Sketches by Proust
Proust frequently decorated his manuscripts and correspondence with sketches and doodling. Primarily executed in ink, they appear in the margins of his letters—particularly those to Reynaldo Hahn—and on his famous "paperoles," the scroll-like paper on which he composed Remembrance of Things Past. Sometimes he even drew in the middle of a page of prose, interjecting personal commentaries and freeminded developments never intended to be published.
Never before has such a complete collection of these drawings been published, nor have Proust’s sketches been the subject of such close scrutiny. With Philippe Sollers’ penetrating prose, combining his graphic intelligence with an intimate knowledge of Proust’s world, L’œil de Proust is a veritable literary event.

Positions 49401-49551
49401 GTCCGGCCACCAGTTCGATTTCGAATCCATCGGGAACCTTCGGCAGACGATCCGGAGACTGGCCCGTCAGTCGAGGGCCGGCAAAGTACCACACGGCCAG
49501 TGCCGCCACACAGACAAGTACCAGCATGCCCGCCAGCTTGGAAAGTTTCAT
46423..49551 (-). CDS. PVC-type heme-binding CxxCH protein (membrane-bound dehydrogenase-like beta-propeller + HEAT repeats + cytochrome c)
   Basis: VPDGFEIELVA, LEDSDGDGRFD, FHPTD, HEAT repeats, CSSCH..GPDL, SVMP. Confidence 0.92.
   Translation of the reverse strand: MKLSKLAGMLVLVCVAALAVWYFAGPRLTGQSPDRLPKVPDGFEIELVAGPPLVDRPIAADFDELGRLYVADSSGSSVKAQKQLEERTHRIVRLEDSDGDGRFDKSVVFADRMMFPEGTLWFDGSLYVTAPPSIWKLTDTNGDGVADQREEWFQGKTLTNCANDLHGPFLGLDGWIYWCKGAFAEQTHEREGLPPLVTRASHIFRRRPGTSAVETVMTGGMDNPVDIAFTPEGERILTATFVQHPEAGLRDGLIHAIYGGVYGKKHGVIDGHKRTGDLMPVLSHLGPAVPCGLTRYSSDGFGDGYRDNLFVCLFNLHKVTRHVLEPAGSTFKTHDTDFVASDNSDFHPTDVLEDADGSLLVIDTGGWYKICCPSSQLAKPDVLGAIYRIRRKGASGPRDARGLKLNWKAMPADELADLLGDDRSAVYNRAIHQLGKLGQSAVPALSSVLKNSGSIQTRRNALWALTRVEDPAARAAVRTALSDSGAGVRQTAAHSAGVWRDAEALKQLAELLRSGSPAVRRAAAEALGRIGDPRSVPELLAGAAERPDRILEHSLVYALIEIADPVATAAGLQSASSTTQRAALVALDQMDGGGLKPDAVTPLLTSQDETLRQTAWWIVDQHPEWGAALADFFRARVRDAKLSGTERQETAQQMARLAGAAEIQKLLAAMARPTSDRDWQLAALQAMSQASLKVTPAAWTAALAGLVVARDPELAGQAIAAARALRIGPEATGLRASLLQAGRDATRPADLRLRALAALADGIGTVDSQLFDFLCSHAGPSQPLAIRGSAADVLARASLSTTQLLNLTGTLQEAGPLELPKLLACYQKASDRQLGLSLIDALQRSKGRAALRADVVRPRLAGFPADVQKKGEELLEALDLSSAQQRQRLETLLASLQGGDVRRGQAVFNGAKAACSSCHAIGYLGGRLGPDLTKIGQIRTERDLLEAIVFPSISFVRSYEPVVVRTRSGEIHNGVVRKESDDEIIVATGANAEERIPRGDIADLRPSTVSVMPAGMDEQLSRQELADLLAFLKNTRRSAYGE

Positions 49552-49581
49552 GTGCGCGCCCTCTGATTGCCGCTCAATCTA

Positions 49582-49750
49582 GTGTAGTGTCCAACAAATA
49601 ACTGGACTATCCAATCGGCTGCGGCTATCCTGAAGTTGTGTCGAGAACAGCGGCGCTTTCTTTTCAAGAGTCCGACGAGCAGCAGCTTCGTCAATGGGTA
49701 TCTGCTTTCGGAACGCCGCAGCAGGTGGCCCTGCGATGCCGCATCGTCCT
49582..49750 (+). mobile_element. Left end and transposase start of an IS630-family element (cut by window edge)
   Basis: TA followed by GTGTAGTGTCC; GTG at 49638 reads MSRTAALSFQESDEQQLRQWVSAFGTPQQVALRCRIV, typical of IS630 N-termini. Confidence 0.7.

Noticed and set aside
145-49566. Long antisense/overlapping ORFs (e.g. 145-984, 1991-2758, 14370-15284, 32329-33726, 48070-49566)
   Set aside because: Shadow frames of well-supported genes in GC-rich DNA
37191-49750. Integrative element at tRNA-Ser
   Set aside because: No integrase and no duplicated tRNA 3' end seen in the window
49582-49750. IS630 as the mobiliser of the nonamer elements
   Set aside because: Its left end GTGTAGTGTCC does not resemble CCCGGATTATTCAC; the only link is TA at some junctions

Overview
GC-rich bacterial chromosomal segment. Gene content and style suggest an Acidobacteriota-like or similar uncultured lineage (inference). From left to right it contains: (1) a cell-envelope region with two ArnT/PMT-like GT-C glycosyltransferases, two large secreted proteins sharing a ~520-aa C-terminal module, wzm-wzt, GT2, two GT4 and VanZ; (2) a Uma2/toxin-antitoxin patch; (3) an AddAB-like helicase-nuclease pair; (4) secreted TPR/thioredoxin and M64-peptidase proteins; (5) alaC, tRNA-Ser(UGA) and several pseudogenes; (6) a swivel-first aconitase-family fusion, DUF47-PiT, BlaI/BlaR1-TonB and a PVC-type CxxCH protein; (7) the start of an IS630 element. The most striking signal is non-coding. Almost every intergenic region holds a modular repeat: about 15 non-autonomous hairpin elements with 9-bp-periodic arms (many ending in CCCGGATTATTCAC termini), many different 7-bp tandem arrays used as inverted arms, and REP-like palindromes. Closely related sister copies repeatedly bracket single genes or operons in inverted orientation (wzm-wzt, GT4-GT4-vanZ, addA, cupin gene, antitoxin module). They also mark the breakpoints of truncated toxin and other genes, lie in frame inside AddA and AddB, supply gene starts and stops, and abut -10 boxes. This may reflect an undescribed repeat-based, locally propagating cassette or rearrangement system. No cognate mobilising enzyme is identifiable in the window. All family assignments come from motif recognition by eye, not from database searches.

Philippe Sollers : Philippe Sollers is a writer, editor, and critic of whom Philip Roth has said: "Anybody out for a good time should read Philippe Sollers. He's the sort of intellectual clown we don't breed in America--urbane, bestial, candid, effervescent, an irrepressible ejaculator of farcical wisdom, a master of good-natured malice, a kind of happy, lively, benign Celine." Of Sollers’ many previous books, those currently available in English include Watteau in Venice (Scribner's, 1994), Event(Red Dust, 1987), and Women (Columbia UP, 1990). He makes his home in Paris where he lives with his wife Julia Kristeva.